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What the newspapers say: February 1, 2010

de A.C.     HotNews.ro
Luni, 1 februarie 2010, 8:16 English | Press Review

A Romanian citizen received the biggest inheritance in Romania: 63,000 acres of forest, one newspaper reads on Monday. Elsewhere in the news, Romania became the new heaven for French students wishing to study medicine but fail their exams in their home country. Last but not least, Romanian poor families receive money to allow experiments on their children with the AH1N1 vaccine. The 30 year old Romanian with adverse reactions after the AH1N1 vaccine was transferred to Hungary.

Romanian Teodor Nastase, descendant from a rich family, received the biggest patch of forest in Romania: about 63,000 acres representing 10% of a city in Romania, Gandul reads. With a genealogical tree, Teodor Nastase proved that he is entitled to the forest.

Therefore, a local judge ruled that he is indeed entitled to get the forest pertaining to his family once. However, the decision is not final yet. It is a first in Romania, as it's the first time a judge gives out such a biggest inheritance.

The decision was based on the man's genealogy tree starting off since 1723 and passing through archives to prove that Nastase is the rightful owner of the heritage. If the decision will be fianl, it is almost impossible to implement it because most terrains pertain to other citizens be it individuals or institutions, companies.

Most of the forest pertains to the state and the land also hosts to natural reservations in the area. In any case, the documents are real and most of them come from the state's archives which undeniably portray the roots of the man's family.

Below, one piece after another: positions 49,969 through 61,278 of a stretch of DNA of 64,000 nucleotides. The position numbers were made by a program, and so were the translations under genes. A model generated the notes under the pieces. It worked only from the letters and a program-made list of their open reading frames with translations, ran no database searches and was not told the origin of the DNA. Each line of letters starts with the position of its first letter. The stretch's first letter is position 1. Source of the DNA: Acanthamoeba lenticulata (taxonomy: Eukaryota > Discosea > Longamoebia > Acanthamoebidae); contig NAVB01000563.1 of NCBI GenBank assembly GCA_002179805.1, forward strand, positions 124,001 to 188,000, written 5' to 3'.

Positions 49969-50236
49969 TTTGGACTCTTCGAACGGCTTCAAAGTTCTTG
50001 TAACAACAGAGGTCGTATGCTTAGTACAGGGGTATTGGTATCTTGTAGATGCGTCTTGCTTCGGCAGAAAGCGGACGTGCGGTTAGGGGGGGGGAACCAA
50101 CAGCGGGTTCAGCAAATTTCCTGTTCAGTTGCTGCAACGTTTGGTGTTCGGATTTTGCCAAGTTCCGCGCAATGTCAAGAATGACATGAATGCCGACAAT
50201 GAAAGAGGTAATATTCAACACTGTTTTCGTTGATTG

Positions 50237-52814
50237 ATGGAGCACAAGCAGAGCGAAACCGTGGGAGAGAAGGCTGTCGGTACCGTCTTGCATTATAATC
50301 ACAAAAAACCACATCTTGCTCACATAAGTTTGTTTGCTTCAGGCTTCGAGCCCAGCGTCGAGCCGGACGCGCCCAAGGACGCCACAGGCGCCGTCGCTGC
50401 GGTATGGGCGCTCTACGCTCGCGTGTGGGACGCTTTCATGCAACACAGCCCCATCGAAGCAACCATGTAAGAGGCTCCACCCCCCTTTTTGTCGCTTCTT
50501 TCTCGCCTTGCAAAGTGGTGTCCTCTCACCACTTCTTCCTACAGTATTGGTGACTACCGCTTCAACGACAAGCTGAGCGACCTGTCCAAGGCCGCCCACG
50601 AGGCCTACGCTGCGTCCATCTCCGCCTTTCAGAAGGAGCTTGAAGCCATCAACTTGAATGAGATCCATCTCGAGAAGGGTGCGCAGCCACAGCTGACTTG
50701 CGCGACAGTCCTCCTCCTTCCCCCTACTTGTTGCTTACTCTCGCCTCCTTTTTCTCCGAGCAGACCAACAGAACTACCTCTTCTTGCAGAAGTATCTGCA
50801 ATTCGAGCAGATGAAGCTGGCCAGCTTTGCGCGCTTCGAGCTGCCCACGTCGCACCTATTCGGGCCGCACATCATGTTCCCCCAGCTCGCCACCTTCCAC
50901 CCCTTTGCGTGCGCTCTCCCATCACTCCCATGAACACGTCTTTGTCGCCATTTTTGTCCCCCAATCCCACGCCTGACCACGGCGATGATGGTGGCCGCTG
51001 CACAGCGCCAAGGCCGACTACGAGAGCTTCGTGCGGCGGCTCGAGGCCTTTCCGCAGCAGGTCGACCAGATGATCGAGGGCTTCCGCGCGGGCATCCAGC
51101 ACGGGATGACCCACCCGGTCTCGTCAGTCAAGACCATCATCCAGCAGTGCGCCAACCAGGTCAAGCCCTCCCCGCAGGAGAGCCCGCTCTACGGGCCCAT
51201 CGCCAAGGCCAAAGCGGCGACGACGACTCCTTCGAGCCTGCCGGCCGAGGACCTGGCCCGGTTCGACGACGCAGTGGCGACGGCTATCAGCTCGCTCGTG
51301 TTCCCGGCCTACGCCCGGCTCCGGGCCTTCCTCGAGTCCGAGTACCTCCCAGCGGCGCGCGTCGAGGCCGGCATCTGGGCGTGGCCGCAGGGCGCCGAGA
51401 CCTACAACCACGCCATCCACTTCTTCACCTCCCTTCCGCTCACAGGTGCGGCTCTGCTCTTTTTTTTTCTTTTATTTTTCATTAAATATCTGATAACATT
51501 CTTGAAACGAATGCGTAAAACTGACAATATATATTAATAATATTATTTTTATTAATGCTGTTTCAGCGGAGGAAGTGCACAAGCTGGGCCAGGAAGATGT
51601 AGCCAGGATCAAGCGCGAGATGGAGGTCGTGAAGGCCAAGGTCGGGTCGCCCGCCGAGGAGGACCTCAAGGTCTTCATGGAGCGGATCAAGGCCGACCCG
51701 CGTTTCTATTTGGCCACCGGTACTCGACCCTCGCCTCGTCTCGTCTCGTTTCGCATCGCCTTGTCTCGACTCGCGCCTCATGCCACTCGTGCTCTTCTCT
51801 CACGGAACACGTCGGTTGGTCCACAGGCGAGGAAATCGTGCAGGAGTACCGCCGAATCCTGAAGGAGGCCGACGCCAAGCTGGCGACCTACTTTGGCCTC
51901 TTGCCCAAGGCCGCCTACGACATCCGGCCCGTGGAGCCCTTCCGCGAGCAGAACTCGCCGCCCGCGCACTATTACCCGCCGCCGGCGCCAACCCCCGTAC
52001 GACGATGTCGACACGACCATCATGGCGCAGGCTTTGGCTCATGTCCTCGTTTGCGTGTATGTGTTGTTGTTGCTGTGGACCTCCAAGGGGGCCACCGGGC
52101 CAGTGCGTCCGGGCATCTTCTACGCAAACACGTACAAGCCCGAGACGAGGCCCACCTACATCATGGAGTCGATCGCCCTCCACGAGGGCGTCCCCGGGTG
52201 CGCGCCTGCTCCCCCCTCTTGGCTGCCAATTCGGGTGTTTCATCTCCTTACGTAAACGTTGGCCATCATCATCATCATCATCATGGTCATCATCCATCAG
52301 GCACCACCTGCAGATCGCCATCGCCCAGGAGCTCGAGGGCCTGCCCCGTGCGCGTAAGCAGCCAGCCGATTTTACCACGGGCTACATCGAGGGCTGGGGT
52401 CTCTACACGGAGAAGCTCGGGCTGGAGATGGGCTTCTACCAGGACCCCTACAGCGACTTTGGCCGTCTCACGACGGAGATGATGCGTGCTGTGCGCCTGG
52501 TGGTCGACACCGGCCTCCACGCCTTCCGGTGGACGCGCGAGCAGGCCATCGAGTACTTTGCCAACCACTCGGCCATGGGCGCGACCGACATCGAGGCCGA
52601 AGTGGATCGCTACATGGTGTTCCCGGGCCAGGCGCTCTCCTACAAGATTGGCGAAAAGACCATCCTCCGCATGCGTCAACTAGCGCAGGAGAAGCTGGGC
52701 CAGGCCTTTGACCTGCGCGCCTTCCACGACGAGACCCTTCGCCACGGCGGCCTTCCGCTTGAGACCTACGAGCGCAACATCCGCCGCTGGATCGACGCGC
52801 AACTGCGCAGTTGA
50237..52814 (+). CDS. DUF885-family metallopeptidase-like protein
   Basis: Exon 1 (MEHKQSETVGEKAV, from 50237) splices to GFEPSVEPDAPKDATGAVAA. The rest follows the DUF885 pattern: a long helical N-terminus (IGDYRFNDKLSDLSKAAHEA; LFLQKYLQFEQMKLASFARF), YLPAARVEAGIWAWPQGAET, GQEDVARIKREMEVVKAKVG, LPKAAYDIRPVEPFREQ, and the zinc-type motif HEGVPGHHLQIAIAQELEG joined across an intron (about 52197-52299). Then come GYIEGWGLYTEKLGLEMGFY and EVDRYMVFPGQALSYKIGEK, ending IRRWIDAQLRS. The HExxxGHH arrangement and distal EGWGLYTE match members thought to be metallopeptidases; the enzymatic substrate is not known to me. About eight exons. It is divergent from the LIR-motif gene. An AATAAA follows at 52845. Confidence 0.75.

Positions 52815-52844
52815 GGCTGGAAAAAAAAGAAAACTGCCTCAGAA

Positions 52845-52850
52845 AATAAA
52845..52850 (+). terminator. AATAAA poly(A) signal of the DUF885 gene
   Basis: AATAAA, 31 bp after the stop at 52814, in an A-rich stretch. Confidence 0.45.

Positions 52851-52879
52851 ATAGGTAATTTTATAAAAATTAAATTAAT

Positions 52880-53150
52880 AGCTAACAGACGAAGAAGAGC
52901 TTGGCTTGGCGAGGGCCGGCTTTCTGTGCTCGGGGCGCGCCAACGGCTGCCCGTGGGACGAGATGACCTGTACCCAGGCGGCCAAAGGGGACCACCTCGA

Also in the news, Romania became the new heaven for French students who fail their medicine exams  in their country and flee for Cluj University, central Romania, Gandul reads. French newspaper Le Figaro reads that there is a plan B for those who fail their exams at medicine: hundreds of French students arrive in Cluj to obtain a degree in Romania.

Currently, there are almost 300 students studying in Cluj, central Romania and the university plans to attract even more. In 2000 the university started a section in French which attracted French students.

In Romania, most French students are accepted since they do not have to pass an admission exam. Taxes are 5,000 euro per year and 70% of the classes are mandatory in Cluj. After their studies, most of them prefer to go back to France where their studies are accepted.  

Romania libera reveals after a journalistic investigation that the Romanian made AH1N1 vaccine, Cantgrip, is tested on over 400 patients in West Romania in sketchy conditions. Children coming from poor families are exposed by doctors and parents alike to some unknown risks, for the sake of money. Their parents receive about 600 euro in return.

According to officials, the Romanian vaccine is in its final testing procedures on 400 children in West Romania. However, that remains uncertain, the newspaper reads, is that authorities did not publish the conditions and procedures for testing children: whether families receive money - with what right, whether they are aware of the possible adverse reactions to the vaccine.

Officially, parents do not receive compensation but unofficially, they do. Local officials contradict each other in declarations and the information is most of the times misleading and confusing, claiming that the study is confidential.

Evenimentul Zilei reads about the 30 year old Romanian with adverse reactions to the AH1N1 vaccine who was transferred to a clinic in Hungary. Geta Catrinta accused headaches, fever and partial paralisis of her legs after she was vaccinated.




















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